Heavy duty diesel vehicles compliant with current Euro VI/EPA13 emission limits employ aftertreatment systems based on DOC/DPF technology for soot and particulate matter reduction and SCR catalysts with urea dosing for NO x reduction. Traditionally, the majority of the control systems used for urea dosing are map based. However, increasing system complexity combined with real-world performance requirements are a strong motivation to switch to a model-based control approach. Firstly, this article describes a model-based design approach for aftertreatment control development. Focus is on urea dosing control for Euro VI level SCR systems. To achieve the legal emissions limits, including in-service conformity over the vehicle lifetime, advanced model-based control strategies enable maximal NO x conversion in combination with minimum ammonia slip, while ensuring robustness against real-life disturbances. Simulation and experimental results of the control system are presented, which demonstrate the performance and robustness properties. Following this model-based approach, a concept study is performed to explore aftertreatment and control technologies to achieve ultra-low NO x emissions as will be imposed by regulatory bodies in the near future. It is shown that aftertreatment concepts with Passive NO x Adsorber and SCR on DPF are most promising. To optimize overall engine-aftertreatment performance, the modelbased control approach is extended towards Integrated Emission Management(IEM). Based on the actual system state, this supervisory controller minimizes operating costs at each instant in time under all operating conditions. This is key for costoptimal and robust performance.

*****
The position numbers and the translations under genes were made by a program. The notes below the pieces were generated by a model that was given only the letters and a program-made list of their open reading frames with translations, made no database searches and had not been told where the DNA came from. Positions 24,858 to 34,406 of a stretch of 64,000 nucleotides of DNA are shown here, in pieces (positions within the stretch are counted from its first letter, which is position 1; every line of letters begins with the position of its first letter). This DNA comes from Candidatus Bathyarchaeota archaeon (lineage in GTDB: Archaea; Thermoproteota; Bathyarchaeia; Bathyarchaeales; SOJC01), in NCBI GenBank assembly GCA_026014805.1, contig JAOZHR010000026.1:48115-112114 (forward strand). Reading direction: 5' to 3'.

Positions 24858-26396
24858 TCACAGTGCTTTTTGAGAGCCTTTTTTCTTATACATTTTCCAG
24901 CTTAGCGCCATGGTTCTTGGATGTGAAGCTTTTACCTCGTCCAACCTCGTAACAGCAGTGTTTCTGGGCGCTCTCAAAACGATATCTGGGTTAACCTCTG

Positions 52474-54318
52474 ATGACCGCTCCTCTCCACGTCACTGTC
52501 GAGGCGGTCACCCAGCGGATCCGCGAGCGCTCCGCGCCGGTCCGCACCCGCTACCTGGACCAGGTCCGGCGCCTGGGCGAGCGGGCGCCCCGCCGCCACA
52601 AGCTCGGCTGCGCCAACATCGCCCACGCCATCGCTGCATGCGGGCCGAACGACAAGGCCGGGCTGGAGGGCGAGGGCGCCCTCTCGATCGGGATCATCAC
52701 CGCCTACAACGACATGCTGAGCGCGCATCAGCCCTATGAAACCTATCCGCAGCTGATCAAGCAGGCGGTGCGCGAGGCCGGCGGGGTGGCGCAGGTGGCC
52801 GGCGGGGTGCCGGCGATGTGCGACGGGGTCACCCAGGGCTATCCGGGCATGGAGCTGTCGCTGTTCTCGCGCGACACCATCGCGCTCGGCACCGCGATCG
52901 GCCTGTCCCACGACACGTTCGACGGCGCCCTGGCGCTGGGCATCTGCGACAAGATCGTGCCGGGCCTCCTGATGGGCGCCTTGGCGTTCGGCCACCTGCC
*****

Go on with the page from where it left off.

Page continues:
|Publication status||Published - 2017|